Nursing and the school
I wanted to become a Public Health Nurse, as it was called in those days. I lived in a suburb of Vancouver near UBC, so it was the obvious place to go. The program was 6 years long at the time, and three of those years were to be spent in residence at Vancouver General Hospital (VGH), doing the regular course for all RNs. At the beginning of our second year at UBC, which was the start of the BScN program following a year of Arts, we were told that the program would be shortened by 6 months because the VGH “probie” practicum would be covered during our UBC term. We were in the brand new Wesbrook Building, and a nursing arts lab was set up, everything all new, and courses taught by Beth McCann. We learned basic care procedures on Mrs. Jones, then had short practice sessions on the wards at VGH. We attended regular UBC courses in biology, anatomy and physiology, plus English, etc. We then immediately joined the VGH class that had started in January, and completed that program in time to return to UBC in the fall of 1954, after writing our RN exams. The goal of our program was to prepare nurses at the BScN level in the basics of public health, administration and teaching, rather than having three separate streams to choose from. Therefore our final year practicums were one month in each of these fields. I did my public health in Vernon, administration in Port Alberni, and teaching at St.Paul’s. It was a very intensive year, partly because they were trying their best to impart as much as possible of each stream, it seemed. Also I was engaged to Don that year, and preparing for our wedding the day after my teaching practicum finished in June. My recollections of the schools, teachers, residence life and practicums are many, and very positive. UBC instructors were Beth McCann, Margaret Duncan, and Pauline (? name escapes me) for fieldwork practicums. I had a great time, learned so much, and made many wonderful friends. I came away wishing I could become a midwife, but this was not possible in Canada in those days.
For six months after completing my practicums and then marrying Don, I worked on the surgery unit at the TB Pavilion. Then we went by train and stormy seas to Northern Nigeria, where Don was posted to an agricultural research center operated by Her Majesty’s Overseas Civil Service. In other words, I became a Colonial memsahib of sorts, and our first two sons were born in Kaduna, attended by British midwives. During the year before our first son was born, I was asked to operate the dispensary at a nearby college that eventually became Ahmadu Bello University. The clinic served staff of all levels, including the British expat teachers, plus support workers and local villagers. It was a great learning experience in tropical medicine, and the regional MOH visited on Friday mornings to help me with the problems of the week. It seemed strange to be expected to diagnose, prescribe, and treat, but Clinical Nurse Practitioners do that nowadays.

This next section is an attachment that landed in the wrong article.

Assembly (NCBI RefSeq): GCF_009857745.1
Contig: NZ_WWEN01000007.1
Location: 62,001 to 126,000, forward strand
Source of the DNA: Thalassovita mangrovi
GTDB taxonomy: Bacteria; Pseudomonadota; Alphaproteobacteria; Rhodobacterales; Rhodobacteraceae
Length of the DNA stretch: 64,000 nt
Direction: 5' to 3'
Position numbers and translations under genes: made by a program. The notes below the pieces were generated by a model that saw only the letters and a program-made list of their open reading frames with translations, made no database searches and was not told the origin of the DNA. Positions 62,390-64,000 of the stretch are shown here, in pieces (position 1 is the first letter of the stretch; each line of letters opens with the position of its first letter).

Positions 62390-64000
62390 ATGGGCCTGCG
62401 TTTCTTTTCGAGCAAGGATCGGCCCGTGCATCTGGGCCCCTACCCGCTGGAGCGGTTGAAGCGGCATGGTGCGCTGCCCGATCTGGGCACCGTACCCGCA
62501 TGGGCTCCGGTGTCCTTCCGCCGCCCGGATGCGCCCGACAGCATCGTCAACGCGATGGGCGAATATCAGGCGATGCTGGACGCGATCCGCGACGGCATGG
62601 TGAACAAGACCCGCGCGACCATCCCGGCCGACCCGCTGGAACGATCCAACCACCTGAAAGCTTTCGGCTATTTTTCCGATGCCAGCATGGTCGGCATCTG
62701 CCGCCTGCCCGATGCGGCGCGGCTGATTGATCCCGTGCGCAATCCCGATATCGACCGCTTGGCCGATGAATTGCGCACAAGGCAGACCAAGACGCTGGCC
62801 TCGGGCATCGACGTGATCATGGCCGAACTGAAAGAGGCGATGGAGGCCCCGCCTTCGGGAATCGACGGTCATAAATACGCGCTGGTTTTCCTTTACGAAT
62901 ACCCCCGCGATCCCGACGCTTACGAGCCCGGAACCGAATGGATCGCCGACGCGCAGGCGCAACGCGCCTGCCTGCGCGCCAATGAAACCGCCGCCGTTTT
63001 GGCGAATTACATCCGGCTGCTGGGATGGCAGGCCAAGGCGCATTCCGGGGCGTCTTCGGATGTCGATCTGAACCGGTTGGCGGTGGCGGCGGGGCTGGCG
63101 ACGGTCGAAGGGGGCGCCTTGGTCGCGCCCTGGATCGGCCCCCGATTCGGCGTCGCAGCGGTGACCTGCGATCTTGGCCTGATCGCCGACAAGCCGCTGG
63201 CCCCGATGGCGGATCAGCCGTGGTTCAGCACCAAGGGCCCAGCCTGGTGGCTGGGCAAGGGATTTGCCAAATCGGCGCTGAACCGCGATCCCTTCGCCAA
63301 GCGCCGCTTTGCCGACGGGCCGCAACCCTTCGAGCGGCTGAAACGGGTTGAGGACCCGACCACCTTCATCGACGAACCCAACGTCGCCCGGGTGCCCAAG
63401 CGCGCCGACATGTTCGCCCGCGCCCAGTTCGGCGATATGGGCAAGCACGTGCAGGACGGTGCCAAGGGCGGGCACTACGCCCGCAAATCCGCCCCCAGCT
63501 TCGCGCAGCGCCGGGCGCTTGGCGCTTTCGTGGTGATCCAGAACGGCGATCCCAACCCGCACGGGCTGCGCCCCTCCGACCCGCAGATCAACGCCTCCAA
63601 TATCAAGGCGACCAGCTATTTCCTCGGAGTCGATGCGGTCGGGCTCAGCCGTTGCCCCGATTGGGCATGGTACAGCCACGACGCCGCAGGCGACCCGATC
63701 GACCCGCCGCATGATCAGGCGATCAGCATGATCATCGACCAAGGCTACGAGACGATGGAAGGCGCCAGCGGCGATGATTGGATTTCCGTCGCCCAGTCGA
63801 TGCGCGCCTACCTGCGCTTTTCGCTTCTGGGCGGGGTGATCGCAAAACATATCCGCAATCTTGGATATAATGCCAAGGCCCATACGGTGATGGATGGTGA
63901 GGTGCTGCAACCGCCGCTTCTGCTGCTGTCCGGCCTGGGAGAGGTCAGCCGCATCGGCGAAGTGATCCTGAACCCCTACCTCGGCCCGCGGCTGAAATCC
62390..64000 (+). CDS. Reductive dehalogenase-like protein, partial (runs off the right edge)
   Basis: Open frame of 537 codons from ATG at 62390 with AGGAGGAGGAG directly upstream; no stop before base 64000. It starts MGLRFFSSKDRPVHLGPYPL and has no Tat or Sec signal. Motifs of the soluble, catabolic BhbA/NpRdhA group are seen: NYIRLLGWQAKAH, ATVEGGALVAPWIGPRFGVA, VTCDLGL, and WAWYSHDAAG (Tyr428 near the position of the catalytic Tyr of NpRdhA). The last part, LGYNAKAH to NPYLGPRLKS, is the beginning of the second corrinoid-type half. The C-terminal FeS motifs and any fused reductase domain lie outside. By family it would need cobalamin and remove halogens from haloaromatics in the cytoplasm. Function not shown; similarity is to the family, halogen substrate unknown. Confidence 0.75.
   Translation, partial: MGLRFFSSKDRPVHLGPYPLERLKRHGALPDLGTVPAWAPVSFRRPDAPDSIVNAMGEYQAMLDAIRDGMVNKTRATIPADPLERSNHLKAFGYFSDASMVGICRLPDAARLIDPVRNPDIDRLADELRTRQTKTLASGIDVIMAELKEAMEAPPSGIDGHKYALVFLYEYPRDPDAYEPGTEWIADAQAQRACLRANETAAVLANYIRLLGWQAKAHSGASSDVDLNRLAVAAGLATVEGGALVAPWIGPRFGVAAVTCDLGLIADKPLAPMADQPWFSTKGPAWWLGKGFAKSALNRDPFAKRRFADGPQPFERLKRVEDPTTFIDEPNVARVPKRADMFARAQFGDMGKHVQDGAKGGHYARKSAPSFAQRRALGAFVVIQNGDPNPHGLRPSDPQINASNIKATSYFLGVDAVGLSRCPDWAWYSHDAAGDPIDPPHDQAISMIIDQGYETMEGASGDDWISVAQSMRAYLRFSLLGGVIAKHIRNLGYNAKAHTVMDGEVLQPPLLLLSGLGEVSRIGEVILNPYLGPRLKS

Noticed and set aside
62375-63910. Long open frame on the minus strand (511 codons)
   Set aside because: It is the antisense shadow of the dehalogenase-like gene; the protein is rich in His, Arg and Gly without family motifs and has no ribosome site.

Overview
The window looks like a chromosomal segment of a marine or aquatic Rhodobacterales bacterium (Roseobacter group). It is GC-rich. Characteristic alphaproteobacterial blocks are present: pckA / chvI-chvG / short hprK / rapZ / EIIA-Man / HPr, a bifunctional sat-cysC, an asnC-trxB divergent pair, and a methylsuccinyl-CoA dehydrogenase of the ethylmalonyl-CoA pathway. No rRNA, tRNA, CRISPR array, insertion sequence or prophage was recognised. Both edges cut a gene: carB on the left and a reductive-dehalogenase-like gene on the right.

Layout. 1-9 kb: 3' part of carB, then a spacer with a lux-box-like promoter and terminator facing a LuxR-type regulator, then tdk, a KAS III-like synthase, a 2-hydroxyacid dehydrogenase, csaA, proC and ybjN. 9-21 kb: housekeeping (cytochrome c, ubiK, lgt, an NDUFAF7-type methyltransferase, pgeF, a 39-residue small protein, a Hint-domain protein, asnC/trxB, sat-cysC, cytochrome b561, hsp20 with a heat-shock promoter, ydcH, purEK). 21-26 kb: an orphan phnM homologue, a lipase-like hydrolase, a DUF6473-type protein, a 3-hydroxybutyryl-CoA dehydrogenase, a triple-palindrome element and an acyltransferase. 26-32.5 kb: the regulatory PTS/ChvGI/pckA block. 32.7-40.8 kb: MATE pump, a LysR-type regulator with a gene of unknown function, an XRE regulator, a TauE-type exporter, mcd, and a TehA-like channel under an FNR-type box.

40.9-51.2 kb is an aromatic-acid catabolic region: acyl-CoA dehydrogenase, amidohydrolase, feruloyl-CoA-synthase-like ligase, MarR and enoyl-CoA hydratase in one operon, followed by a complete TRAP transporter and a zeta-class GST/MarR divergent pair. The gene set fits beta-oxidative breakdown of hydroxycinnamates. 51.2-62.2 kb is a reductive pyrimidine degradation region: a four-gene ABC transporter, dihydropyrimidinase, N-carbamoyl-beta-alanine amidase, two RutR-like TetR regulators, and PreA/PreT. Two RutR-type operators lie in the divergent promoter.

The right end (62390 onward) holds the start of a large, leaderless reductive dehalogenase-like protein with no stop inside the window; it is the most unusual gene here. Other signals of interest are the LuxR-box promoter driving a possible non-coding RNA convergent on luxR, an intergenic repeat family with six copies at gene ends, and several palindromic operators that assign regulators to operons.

Four years later, when Nigeria achieved independence, it was the ideal opportunity for Don to start his PhD program at the University of California, so we spent the next four years in student housing on the Davis campus. Once our third son was a year old I returned to work part-time, relieving the obstetrics supervisor at a nearby county hospital. Another great learning opportunity, and a chance to work in my favorite field. Then it was off to Beaverlodge, Alberta, where Don was a Plant Breeder at an Agriculture Canada Research Station. It was an ideal place to raise a family, with a great school system and an active rural community life-style. After our youngest was in school I went to work in the local 34-bed hospital for 4 years doing general duty. At that point the Alberta Mental Health Services began looking for nurses to add to its services because new medications made it possible to manage patients in the community, and the back wards of mental hospitals were being closed out. So I became the nurse hired to start up the work in the Grande Prairie clinic, to serve the area from Valleyview west to the BC part of the Peace Country, south to Grande Cache and north to High Level. It involved lots of road travel and occasional chartering of planes to meet the needs of the program, but again, offered new challenges.